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16 October 2014
A State Apart

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Intergovernmental Relations
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Image of Stormont Buildings
Stormont Buildings, the seat of government in Northern Ireland

Under Strand Two of the Good Friday Agreement provision was made for a North-South Ministerial Council (NSMC) to be set up under a new British-Irish Agreement. This Council, or the "Irish dimension", was the institution that persuaded the nationalist/republican community to support the Agreement.

The NSMC brings together those with executive responsibilities in Belfast and Dublin "to develop consultation, co-operation and action within the island of Ireland" on matters of mutual interest. Each delegation in the Council is accountable to the Assembly and the Dublin parliament or Oireachtas respectively and ministers will require the approval of their parliaments for decisions that go beyond their "defined authority".

The Agreement stipulates that the North-South Council and the Assembly are "mutually interdependent" and "one cannot successfully function without the other". There is, therefore, no incentive for unionists to undermine the Council or nationalists the Assembly.

 
Audio and Video
Links to audio and video selections can be found on the last page.
Key Academic Opinions
Seeing it through?
     
Image of the Secretary of State Mo Mowlam and the Irish Foreign Affairs Minister David Andrews signing the treaties regulating the North-South Ministerial Council, 8 March 1999
Secretary of State Mo Mowlam and Irish Foreign Affairs Minister David Andrews sign the treaties regulating the North-South Ministerial Council, 8 March 1999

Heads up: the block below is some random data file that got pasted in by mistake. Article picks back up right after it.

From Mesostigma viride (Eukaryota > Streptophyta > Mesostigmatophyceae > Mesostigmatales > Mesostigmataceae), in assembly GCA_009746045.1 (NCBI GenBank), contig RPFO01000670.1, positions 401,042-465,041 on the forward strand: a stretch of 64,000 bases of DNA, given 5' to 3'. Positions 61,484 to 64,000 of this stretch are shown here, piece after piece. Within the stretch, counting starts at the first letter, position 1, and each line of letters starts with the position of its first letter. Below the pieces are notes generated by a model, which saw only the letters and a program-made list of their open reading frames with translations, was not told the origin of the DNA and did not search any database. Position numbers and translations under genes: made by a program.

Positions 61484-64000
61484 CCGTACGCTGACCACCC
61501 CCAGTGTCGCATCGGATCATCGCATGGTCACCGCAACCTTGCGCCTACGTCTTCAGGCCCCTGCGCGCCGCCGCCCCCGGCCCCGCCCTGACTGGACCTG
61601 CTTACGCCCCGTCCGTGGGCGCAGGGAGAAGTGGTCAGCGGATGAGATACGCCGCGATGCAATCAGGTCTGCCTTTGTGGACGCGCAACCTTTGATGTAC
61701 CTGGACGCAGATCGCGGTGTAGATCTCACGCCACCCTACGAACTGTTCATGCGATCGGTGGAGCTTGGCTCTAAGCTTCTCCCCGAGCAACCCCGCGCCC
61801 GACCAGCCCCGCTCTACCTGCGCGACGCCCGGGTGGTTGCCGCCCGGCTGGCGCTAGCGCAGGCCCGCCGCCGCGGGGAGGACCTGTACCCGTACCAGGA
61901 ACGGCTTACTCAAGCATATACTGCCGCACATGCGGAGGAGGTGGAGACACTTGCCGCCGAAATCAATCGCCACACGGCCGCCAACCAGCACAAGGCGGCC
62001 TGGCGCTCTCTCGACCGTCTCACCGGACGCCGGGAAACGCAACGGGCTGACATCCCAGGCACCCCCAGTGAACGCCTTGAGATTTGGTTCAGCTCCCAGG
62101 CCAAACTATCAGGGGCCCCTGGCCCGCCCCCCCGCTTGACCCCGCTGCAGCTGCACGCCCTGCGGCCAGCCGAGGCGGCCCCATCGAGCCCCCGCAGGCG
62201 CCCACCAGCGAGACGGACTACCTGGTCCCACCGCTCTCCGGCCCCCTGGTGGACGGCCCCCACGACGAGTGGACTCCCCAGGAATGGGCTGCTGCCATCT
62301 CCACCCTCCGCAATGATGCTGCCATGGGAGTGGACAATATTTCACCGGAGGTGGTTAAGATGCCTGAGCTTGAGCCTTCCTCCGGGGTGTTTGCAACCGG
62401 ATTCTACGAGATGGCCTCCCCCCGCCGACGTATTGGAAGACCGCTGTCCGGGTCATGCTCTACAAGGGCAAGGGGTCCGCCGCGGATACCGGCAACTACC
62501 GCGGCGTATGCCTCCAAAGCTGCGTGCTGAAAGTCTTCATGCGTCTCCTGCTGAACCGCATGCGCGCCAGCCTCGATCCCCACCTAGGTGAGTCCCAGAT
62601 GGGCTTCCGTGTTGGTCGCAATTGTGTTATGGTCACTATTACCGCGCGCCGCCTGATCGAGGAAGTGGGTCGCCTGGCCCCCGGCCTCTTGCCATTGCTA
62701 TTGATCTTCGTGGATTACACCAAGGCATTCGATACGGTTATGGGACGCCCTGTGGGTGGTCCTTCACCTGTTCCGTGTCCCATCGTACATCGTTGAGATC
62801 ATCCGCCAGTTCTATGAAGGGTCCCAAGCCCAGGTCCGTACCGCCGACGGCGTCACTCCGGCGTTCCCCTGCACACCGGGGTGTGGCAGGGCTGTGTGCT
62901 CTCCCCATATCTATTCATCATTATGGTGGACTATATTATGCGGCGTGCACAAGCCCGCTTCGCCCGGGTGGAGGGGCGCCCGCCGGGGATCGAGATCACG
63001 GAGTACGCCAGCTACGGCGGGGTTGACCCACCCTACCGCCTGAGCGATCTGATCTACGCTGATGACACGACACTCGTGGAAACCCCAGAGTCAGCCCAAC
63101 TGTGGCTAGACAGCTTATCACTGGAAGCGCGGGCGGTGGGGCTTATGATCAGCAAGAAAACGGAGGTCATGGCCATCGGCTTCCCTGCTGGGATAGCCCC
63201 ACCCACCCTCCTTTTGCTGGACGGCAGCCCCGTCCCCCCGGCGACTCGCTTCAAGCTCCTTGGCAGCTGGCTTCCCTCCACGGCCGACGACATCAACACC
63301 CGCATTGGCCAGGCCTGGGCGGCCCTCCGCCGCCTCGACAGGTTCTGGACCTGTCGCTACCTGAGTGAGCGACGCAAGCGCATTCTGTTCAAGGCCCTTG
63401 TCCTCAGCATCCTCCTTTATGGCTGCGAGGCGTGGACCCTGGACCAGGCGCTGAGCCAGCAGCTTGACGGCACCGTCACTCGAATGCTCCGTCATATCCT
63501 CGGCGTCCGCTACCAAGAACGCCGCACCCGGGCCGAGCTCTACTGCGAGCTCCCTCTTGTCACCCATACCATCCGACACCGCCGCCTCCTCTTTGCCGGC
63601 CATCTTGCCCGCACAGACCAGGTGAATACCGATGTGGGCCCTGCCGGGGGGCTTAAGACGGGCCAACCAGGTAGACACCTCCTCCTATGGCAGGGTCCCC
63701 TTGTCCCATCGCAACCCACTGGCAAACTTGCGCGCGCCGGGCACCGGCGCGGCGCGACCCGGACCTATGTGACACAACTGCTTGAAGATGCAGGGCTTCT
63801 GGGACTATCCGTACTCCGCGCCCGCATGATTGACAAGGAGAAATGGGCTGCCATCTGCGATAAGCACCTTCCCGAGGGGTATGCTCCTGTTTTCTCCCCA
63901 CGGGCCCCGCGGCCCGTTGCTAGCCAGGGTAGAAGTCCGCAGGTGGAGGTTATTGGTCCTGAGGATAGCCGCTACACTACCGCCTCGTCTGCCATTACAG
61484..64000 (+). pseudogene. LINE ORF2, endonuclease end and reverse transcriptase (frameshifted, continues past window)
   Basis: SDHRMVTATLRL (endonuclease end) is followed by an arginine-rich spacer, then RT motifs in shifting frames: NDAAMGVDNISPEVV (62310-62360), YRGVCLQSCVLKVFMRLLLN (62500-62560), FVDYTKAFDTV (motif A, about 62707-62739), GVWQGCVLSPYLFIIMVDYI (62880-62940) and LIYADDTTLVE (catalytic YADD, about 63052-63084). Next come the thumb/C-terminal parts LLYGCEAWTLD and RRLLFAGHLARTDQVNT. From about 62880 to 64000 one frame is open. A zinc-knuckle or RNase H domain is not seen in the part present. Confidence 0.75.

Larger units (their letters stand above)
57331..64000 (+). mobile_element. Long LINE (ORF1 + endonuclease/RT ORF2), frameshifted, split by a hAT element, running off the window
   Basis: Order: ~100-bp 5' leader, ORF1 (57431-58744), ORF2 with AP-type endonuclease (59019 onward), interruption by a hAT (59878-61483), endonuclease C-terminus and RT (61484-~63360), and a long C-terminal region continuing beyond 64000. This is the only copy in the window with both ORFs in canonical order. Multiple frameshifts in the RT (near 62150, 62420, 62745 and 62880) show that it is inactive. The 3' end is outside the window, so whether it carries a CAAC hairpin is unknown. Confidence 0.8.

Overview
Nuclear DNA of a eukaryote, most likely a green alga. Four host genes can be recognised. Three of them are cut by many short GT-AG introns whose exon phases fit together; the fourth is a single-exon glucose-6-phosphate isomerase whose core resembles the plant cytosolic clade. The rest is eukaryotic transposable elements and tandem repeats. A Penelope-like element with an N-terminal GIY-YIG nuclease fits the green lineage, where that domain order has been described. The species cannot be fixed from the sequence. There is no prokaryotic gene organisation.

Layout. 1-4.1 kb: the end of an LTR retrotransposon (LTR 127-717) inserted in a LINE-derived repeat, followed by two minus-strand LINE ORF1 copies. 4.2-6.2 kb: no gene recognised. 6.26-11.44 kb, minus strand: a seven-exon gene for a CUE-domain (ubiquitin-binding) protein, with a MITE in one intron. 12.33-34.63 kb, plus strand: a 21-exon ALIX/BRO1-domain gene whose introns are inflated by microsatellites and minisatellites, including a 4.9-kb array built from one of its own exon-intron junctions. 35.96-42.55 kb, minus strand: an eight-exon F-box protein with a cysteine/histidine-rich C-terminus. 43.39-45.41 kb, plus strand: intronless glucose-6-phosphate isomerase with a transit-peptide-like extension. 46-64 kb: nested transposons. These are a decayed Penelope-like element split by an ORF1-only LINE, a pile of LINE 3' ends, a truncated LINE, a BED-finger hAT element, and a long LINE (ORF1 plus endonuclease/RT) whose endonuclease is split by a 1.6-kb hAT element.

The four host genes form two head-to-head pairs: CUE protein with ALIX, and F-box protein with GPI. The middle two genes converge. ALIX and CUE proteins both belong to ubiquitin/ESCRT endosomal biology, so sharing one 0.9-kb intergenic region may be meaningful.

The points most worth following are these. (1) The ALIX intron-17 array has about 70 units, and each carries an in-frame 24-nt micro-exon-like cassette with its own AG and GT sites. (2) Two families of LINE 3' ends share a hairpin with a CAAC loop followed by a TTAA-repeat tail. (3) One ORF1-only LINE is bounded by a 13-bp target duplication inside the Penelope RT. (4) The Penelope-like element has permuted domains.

To ensure the Council would be up and running by the time power was devolved to the Assembly, the Agreement made provision for representatives of the "Northern Ireland transitional administration" and the Irish government, in co-operation with the British government, to identify "at least 12 subject areas" for North-South co-operation. Existing bodies in each jurisdiction would be the mechanism for co-operation in "at least six matters" while co-operation in six other matters would take place through "agreed implementation bodies". Agreement on these issues should have been reached by 31 October 1998 but unionist difficulties with decommissioning delayed the decision until 18 December 1998.

   
     
The treaties regulating the North-South Ministerial Council and the implementation bodies in the Strand Two section of the Good Friday Agreement were signed in Dublin on 8 March 1999 but only took effect when power was eventually devolved to the Assembly at midnight on 1 December 1999. The DUP boycotted the inaugural meeting which took place in Armagh on 13 December 1999.

The six cross-border bodies responsible for implementing decisions on an all-island basis are:

 -  inland waterways,
 -  food safety,
 -  trade and business development,
 -  special EU programmes,
 -  the Irish and Ulster Scots languages, and
 -  agricultural and marine matters.
 
Key Newspaper Articles
DUP Ministers snub all-Ireland council meeting
Unionist ease with change of scenery
Invasion of the Mercs
New bodies pose threat to the Union
     
There was also agreement on six other areas for co-operation that include aspects of transport, agriculture, education, health, the environment and in the case of tourism, a joint North-South public company is to be established.  
Key Academic Opinions
The North-South institutions
     
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